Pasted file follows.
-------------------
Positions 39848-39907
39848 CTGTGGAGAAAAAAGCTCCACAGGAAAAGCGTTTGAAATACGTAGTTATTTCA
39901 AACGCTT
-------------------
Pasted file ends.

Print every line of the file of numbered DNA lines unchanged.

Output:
Positions 39848-39907
39848 CTGTGGAGAAAAAAGCTCCACAGGAAAAGCGTTTGAAATACGTAGTTATTTCA
39901 AACGCTT